It’s March 2020 and coronavirus, along with its associated illness, covid-19 (corona virus disease of 2019, has appeared on the scene in the last few weeks, overtaking headlines in the midst of a volatile presidential primary season; and inspiring widespread alarm, toilet paper hoarding, and precautionary measures — as other illnesses have done in the past (bird flu, SARS, Ebola, etc.). It might turn out to be a devastating pandemic like the Spanish flu of the early 20th century. Or it might not.
Update March 17, 2020: Last week the World Health Organization classified covid-19 as a global pandemic, a lot of people are sick (though it’s mild in most), and many people have died in Asia and Europe, though still fortunately not on the scale of the Spanish flu. A number of people have died the US, though we’re behind other parts of the word in covid-19 transmission. To try to contain it, as of this week many events have been canceled (Mingyur Rinpoche’s annual retreat in Minnesota, that I was registered for; major league basketball and March Madness, concerts, political rallies, etc.) and venues closed (Disneyland, the Metropolitain and other museums, colleges, restaurants, churches and dharma centers — including Richmond’s Ekoji Buddhist Sangha) and we are being urged to stay home as much as possible. San Francisco shut down yesterday. We don’t know yet how it will continue to develop, and if public health efforts to contain it succeed, we may never know if we contained it successfully or if it was over-hyped in the first place. That would be a good result. Meanwhile, there are ways to work with this in our practice and use it as an opportunity to prepare for whatever may befall us.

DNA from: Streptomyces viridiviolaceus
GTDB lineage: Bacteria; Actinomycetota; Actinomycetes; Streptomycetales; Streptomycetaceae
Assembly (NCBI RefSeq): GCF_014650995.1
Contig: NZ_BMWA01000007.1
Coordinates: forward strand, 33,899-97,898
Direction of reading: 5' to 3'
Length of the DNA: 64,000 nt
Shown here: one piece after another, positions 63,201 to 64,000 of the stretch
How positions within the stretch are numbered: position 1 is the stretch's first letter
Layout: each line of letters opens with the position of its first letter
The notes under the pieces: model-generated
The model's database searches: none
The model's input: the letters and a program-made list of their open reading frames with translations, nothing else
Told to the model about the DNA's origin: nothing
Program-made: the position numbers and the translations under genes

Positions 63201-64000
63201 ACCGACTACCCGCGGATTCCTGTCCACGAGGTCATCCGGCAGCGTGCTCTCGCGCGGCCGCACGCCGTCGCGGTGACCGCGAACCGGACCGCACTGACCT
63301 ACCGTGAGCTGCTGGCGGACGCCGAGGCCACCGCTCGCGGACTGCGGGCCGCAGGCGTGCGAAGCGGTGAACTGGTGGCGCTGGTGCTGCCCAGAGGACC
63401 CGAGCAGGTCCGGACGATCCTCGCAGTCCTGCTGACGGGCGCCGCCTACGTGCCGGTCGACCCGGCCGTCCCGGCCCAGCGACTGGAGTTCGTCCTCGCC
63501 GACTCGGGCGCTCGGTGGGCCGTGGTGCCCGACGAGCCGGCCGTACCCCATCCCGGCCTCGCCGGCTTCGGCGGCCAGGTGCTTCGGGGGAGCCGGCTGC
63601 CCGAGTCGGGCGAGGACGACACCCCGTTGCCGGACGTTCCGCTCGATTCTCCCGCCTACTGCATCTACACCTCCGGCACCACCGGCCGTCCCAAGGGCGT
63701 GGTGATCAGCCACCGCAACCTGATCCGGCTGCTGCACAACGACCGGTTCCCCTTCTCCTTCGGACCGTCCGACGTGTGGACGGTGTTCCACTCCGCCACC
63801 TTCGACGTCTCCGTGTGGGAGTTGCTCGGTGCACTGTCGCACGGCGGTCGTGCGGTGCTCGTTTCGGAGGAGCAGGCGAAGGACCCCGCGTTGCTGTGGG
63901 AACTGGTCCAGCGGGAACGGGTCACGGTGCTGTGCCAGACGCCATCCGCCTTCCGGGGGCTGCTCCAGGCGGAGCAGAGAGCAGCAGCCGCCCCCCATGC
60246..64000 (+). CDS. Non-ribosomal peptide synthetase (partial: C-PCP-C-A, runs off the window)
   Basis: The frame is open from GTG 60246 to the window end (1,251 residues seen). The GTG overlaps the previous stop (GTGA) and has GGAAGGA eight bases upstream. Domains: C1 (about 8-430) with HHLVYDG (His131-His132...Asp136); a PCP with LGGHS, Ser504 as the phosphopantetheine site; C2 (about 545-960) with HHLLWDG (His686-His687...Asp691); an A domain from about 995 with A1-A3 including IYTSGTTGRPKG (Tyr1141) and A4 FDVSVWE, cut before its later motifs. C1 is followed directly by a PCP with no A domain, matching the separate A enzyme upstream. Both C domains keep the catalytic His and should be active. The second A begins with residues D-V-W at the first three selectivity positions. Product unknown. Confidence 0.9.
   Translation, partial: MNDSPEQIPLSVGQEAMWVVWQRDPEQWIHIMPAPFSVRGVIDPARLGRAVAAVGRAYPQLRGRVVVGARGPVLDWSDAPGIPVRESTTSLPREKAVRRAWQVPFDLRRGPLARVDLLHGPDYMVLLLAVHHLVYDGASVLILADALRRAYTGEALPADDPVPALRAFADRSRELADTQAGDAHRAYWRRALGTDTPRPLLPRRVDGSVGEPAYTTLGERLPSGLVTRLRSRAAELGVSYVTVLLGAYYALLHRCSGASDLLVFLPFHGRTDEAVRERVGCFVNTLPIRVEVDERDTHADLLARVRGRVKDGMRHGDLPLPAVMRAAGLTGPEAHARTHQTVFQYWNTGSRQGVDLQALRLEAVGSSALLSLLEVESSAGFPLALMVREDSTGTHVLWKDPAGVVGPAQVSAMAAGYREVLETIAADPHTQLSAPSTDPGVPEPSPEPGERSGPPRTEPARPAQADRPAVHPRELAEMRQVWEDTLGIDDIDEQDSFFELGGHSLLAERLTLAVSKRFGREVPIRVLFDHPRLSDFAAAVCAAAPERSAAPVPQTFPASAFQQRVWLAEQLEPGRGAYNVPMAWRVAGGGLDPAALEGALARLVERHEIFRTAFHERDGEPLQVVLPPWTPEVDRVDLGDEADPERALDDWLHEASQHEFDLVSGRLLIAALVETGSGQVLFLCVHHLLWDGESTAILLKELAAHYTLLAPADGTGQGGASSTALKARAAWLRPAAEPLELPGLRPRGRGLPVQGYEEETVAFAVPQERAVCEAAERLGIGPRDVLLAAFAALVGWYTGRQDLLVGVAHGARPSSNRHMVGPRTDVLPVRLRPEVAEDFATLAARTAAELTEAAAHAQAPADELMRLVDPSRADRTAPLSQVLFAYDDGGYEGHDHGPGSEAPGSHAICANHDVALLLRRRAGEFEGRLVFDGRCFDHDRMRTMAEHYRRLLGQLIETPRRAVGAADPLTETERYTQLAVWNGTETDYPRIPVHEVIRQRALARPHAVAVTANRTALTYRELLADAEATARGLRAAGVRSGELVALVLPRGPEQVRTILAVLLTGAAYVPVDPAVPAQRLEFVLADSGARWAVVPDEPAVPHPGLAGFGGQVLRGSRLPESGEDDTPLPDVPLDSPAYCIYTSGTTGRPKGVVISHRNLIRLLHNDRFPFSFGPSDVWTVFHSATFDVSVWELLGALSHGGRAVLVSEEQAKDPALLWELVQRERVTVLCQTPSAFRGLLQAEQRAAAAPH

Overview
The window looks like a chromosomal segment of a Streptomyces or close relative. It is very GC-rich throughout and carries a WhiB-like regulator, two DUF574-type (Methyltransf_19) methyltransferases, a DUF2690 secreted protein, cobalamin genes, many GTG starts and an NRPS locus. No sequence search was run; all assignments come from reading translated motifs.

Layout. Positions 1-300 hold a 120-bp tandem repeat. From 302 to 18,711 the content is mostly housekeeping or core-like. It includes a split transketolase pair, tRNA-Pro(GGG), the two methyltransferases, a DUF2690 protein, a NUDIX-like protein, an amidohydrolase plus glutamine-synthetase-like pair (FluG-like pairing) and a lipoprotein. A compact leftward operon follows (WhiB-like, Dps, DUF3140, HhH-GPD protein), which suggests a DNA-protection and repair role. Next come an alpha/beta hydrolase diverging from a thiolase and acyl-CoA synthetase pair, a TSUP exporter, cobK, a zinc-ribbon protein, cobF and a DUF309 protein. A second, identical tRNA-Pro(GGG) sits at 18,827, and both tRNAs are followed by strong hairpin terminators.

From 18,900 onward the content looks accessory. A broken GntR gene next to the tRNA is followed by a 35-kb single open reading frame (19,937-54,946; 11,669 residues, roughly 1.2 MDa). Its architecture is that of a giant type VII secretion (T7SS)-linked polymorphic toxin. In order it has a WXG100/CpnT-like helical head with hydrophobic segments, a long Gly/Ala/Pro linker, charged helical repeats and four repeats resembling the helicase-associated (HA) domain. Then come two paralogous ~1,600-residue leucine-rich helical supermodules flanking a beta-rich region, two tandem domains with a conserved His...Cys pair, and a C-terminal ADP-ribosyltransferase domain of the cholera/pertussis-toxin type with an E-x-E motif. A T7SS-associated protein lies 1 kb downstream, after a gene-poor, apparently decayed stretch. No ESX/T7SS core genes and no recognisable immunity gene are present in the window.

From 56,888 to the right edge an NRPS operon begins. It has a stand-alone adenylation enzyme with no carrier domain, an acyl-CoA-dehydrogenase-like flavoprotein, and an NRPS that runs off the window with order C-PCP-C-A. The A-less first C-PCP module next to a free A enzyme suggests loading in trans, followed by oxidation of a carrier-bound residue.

Bringing fear to the path: As dharma practitioners, we are encouraged to use all adverse circumstances — up to and including deadly illness and imminent death — to wake ourselves up by applying the practices we train in, rather than giving in to fear and panic. I’ll be adding more practices in the next week or so, but a good place to start is simply to contemplate the classic Buddhist teaching known as “the four ends”:
The end of accumulation is dispersion.
The end of building is ruin.
The end of meeting is parting.
The end of birth is death.
The four ends serve as a reminder of the inevitability that all things that exist relatively, through the coming together of causes and conditions, are destined to end. There is no way to escape it. In our culture, we tend to cope with this through denial, but behind denial lurks fear, and we can become paralyzed by our efforts to keep the things that scare us out of our conscious awareness.